Instead, Guerin believes that motorsport involvement is something that should complement the established branding of your dealership. Instead of getting tied up in the costs and complexities of directly supporting a racing effort,Ducati Newport uses local performance and racing events as just one arm of its various marketing and social media efforts.
“Getting involved is easy,” Guerin says, “with track days, for example. You can do it without it costing a lot. We are in an industry where you can’t throw money and people at things [and expect results]. Other dealers do it, but not many.”
For Ducati Newport Beach, racing involvement is a marketing game. Events are carefully selected to complement both the Ducati brand and the skills of the dealership’s staff. Parts, budget and human resources are only used if the event is a good match.
“A lot of it is having the right staff that is knowledgeable about performance and the industry as the whole,” Guerin notes. “So we might donate tech time and travel costs, but you always have got to have a plan. We got involved with Pike’s Peak to generate awareness for the dealership and the brand. Did we sell more Multistradas because of it? Probably, but I never tracked it. At the end of the day, our racing involvement is just part of the overall marketing budget, and we don’t spend much, maybe $1,000 a month.”
When it comes to racing support, your return on investment depends on how you approach your involvement. No company may understand this better than Yoshimura Research and Development. You see, Yoshimura wants to get every dealer involved in the sport.
We talked with Yoshimura’s vice president, Don Sakakura, sales manager John Haskell and Systematyx’s Dave Waugh (producer of Yoshimura’s E-Training platform) on the potential ROI that concludes the argument for race involvement perfectly.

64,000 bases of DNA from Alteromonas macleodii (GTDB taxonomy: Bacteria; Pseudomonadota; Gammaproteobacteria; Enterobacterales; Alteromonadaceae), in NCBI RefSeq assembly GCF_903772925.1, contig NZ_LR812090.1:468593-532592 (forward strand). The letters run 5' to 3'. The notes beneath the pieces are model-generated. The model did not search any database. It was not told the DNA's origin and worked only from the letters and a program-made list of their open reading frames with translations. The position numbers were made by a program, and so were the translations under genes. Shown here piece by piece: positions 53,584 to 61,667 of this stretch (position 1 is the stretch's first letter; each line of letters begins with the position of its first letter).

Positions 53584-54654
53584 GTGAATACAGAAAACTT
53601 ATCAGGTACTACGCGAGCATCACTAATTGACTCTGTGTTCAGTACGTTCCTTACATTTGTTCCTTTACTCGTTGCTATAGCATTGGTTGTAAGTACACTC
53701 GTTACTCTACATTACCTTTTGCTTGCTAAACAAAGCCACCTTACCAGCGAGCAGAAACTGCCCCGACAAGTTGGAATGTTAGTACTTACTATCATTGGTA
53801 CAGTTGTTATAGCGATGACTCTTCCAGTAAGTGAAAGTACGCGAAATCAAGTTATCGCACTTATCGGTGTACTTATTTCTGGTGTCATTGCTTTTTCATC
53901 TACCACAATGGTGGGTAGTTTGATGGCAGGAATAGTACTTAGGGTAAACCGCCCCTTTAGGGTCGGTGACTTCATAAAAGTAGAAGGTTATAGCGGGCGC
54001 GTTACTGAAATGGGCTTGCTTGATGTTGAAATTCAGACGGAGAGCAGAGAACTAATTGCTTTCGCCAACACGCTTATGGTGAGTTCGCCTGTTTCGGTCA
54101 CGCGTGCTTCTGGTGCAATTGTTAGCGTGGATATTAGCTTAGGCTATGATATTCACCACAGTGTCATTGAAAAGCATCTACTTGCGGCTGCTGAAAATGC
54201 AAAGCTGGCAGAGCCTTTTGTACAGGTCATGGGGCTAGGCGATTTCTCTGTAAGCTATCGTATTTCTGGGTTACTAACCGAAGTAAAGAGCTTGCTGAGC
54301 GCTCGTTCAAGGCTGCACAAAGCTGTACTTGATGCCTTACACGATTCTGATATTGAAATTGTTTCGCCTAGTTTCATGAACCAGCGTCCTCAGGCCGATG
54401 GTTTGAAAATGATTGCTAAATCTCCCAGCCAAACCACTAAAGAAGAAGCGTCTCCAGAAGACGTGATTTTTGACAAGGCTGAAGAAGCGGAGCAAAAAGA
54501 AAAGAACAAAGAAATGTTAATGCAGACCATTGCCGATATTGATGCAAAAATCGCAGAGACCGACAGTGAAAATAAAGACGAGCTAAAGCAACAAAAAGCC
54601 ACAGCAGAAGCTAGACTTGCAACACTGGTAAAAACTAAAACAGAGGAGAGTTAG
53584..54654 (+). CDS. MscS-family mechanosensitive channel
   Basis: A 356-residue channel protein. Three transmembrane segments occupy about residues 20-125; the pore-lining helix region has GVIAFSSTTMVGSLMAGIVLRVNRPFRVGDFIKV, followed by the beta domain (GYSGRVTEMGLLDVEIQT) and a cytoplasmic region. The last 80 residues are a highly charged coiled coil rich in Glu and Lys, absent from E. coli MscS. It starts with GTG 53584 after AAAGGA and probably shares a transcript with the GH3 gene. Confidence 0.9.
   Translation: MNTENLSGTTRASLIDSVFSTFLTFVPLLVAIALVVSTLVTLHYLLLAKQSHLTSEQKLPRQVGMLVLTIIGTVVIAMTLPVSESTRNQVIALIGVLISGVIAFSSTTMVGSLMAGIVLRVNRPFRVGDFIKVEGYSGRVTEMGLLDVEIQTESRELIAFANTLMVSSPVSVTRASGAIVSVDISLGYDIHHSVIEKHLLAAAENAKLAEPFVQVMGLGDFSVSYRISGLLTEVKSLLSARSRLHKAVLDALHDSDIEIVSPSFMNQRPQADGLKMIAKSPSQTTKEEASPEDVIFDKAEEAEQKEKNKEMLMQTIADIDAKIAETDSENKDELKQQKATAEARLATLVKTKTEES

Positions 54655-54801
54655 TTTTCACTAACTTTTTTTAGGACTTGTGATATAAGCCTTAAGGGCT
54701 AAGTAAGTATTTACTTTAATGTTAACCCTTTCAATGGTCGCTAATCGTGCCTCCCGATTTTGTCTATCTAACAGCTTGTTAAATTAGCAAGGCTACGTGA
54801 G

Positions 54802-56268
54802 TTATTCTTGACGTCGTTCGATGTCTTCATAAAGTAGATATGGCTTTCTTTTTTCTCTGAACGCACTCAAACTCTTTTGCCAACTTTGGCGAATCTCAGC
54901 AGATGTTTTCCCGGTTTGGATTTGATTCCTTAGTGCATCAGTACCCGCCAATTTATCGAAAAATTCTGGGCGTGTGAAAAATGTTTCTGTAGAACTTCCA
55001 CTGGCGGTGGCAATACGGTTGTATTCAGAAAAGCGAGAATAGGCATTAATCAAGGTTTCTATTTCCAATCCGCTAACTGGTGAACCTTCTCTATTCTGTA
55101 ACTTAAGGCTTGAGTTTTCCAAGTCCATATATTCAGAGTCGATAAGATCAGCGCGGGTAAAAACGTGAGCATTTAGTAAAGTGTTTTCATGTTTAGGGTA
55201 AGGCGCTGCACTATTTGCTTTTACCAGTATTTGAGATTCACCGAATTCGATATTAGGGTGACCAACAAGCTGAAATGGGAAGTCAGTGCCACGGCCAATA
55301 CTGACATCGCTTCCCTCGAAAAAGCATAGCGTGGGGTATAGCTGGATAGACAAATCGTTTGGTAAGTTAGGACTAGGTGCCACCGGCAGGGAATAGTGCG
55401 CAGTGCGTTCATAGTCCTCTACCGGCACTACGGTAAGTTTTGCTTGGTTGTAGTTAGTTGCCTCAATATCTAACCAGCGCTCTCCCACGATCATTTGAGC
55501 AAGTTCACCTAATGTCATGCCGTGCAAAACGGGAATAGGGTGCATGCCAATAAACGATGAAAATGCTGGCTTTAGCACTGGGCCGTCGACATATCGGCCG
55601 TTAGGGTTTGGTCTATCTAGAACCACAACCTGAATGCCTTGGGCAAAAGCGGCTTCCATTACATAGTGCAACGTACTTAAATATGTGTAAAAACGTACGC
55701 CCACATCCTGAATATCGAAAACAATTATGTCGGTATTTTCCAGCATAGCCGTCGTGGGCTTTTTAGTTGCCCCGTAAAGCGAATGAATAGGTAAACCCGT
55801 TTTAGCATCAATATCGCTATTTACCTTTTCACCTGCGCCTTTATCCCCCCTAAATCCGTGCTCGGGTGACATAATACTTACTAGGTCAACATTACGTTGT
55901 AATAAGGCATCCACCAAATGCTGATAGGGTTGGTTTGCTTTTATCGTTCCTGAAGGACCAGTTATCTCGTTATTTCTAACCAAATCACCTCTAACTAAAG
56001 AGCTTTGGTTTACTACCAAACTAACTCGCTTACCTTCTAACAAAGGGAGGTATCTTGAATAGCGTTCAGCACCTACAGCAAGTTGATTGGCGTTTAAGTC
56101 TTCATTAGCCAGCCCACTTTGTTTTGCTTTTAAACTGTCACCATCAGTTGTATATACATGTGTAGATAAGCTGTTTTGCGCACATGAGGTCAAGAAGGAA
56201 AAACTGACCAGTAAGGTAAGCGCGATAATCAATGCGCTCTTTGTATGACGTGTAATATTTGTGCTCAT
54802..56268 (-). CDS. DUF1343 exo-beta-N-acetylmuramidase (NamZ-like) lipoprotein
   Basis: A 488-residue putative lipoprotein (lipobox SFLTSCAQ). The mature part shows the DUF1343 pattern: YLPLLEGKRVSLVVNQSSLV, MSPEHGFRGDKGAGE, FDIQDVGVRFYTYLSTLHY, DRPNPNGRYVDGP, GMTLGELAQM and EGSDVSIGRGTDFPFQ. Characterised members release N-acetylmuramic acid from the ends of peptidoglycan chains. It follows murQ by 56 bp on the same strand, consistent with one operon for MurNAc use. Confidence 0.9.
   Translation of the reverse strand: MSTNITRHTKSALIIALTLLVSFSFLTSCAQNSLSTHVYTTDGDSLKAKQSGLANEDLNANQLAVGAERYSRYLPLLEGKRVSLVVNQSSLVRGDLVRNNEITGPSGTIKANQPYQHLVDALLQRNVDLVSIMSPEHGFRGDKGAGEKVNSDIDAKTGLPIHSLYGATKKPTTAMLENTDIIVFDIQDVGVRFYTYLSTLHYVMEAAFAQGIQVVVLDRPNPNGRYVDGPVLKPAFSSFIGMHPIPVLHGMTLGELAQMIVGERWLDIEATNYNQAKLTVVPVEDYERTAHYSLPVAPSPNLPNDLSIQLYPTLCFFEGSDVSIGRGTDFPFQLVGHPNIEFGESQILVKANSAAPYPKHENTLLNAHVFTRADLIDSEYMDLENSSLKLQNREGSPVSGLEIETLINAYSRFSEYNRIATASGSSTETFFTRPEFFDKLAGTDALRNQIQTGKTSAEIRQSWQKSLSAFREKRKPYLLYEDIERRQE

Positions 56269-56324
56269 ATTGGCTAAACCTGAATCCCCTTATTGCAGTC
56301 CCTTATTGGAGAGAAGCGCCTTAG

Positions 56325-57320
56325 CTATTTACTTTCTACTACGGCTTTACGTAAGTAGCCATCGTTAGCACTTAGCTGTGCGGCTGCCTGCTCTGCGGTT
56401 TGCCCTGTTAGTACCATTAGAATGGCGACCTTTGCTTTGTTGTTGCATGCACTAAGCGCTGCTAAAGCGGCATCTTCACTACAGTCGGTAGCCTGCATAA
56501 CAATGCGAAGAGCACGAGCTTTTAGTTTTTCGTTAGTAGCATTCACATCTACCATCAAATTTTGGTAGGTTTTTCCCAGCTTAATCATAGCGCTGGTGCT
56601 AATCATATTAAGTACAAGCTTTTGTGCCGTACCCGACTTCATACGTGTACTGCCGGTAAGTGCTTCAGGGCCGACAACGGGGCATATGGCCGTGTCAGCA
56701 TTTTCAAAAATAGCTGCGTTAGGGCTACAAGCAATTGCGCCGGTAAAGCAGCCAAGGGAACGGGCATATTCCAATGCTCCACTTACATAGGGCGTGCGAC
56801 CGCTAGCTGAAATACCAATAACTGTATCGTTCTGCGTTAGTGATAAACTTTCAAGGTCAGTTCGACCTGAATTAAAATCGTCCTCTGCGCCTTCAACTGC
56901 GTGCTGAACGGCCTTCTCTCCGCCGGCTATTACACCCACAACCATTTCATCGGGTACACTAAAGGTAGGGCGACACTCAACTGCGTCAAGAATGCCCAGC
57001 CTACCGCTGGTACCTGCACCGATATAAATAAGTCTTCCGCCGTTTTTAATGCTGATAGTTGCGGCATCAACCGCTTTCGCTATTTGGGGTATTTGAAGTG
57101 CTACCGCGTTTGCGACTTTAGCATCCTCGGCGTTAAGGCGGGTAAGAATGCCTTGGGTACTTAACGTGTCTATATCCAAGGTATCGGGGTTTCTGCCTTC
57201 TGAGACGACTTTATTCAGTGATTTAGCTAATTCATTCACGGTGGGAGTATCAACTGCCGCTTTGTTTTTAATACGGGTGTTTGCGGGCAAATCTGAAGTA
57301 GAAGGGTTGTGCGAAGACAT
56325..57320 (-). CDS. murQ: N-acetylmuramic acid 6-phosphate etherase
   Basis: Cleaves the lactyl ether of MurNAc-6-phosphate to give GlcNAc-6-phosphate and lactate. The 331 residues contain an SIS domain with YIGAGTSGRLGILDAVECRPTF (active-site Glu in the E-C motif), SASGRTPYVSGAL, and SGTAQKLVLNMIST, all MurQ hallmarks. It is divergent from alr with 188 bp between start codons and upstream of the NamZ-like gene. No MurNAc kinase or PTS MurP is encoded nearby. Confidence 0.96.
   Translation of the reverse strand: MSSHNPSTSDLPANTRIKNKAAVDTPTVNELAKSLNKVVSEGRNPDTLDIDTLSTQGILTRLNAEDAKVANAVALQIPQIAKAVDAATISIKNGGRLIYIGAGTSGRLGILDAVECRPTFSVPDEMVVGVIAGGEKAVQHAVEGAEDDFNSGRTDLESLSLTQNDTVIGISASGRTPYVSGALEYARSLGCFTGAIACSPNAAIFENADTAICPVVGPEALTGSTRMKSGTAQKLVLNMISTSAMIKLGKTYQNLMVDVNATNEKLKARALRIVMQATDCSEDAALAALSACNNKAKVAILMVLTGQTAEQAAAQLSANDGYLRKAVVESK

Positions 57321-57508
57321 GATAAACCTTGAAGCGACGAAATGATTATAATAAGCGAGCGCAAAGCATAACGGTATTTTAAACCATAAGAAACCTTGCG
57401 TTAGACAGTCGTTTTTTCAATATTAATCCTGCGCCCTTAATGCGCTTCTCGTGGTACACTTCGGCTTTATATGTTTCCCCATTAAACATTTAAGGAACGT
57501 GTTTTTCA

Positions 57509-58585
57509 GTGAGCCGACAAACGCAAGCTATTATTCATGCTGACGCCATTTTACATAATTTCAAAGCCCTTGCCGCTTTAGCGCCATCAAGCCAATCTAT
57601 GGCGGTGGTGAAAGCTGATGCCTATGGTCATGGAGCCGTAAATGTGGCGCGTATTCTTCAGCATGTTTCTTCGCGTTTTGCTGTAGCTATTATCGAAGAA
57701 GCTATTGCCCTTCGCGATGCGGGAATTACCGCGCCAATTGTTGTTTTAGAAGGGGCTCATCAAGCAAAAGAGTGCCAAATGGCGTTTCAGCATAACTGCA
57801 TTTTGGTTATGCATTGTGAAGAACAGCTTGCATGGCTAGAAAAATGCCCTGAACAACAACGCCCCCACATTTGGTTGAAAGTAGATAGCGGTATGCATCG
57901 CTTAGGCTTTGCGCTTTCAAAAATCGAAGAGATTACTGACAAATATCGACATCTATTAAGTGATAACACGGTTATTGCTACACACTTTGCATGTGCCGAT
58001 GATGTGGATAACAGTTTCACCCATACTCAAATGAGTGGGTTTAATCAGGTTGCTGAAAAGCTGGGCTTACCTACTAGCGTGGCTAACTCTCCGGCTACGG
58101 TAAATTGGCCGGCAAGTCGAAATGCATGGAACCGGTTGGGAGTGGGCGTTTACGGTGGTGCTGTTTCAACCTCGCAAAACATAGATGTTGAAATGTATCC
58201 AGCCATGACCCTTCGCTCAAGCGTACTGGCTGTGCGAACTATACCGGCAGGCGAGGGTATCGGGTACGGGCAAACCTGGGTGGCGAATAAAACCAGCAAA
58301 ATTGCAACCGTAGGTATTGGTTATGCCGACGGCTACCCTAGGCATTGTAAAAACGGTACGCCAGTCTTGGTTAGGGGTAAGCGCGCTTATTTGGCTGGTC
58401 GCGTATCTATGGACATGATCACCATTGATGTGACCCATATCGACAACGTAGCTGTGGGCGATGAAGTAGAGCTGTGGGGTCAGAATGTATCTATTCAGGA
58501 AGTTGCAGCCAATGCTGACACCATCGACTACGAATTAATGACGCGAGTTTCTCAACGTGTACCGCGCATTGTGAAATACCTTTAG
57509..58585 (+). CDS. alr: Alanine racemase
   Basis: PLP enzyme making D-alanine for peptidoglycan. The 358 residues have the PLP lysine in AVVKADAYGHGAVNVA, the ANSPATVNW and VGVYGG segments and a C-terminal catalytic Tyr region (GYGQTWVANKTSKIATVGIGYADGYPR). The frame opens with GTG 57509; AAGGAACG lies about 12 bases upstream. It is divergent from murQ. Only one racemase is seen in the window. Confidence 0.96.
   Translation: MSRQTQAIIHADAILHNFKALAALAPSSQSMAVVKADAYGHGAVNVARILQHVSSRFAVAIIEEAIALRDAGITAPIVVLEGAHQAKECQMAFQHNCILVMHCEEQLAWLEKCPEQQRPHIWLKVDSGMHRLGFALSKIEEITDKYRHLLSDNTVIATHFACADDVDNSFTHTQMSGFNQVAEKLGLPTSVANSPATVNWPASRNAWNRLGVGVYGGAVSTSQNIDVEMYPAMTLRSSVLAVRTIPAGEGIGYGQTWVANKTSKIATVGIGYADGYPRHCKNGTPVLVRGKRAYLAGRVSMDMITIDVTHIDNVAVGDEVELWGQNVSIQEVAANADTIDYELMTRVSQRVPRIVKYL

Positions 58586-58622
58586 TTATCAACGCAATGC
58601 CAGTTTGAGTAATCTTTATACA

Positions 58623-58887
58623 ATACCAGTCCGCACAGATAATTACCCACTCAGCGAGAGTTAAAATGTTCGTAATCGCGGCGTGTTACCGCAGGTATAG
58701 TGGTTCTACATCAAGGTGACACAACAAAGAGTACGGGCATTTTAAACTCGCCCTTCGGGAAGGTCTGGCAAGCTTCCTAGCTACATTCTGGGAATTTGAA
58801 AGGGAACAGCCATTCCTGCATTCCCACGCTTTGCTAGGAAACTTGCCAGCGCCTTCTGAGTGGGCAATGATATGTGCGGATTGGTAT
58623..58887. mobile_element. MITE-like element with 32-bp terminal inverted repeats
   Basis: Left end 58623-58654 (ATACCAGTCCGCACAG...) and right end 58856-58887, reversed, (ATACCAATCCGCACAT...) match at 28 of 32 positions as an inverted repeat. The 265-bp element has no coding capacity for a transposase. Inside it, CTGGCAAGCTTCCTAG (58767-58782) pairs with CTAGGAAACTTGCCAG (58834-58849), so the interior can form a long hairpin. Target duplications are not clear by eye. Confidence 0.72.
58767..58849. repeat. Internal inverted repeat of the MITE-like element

If you are able to tap into the racing world, even tangentially, you open up your dealership to that community — just like Ducati Santa Barbara and Ducati Triumph Newport Beach. If you can ensure your staff is properly educated on performance products, you can make the most of your staff’s riding involvement — just like Freedom Cycles. And never forget that racing is what has helped build our industry — just like Erico Motorsports used it to build their business.
According to Yoshimura, dealership involvement is more about reaching and connecting with the audience than making sure your stickers are on the fastest bikes. Here’s what the trio told us:
TIP No. 1: “You shouldn’t plan on starting too big, with a huge new Toy Hauler and a crew at your local racetrack. Follow the racers. If racing is getting too expensive in this economy, the number of full-time racers will decrease. But you know where they go? To your local trackdays.”
TIP No. 2: “Racing is more than just sponsored riders. To dealers, racing should mean supporting all sorts of performance-minded riders. Find out what racing means in your community. Racing should support a niche, scratch an itch. Riders want to be sold something. And remember that while a dealership will never lose a customer due to racing involvement, you might lose them for a lack of involvement.”
TIP No. 3: “You need to know your PG&A investment is safe, that you are going to turn it quickly and see a return. Making a performance display on the sale floor, like putting a system on a new bike, is going to help sell the bike — which, of course, is going to sell the exhaust system. If you widen your view, you can see that looking at racing through a straw is doomed to failure because racing is more than teams and riders, its communities and demographics.”
TIP No. 4: “And finally, don’t be afraid to get involved. You don’t need to go straight to the winner of the race to pitch your sponsorship. The hard-charger of the field that struggles to make the podium is potentially the best ambassador you could sponsor, as his enthusiasm for racing can be tapped to represent your business as well. If you sponsor a racer, they should represent your dealership well. Your investment in that racer should be seeing a return even if the racebike never turns a wheel.”
Racing is in many ways the lifeblood of the industry. Without folks willing to push the machine just a little bit faster, there would be little development of motorcycle technology and zero reason to see who was fastest off the line. Make no mistake that racing involvement can be an expensive proposition, but depending on how you approach the sport, it can also be the tool your dealership needs to wins the sales race.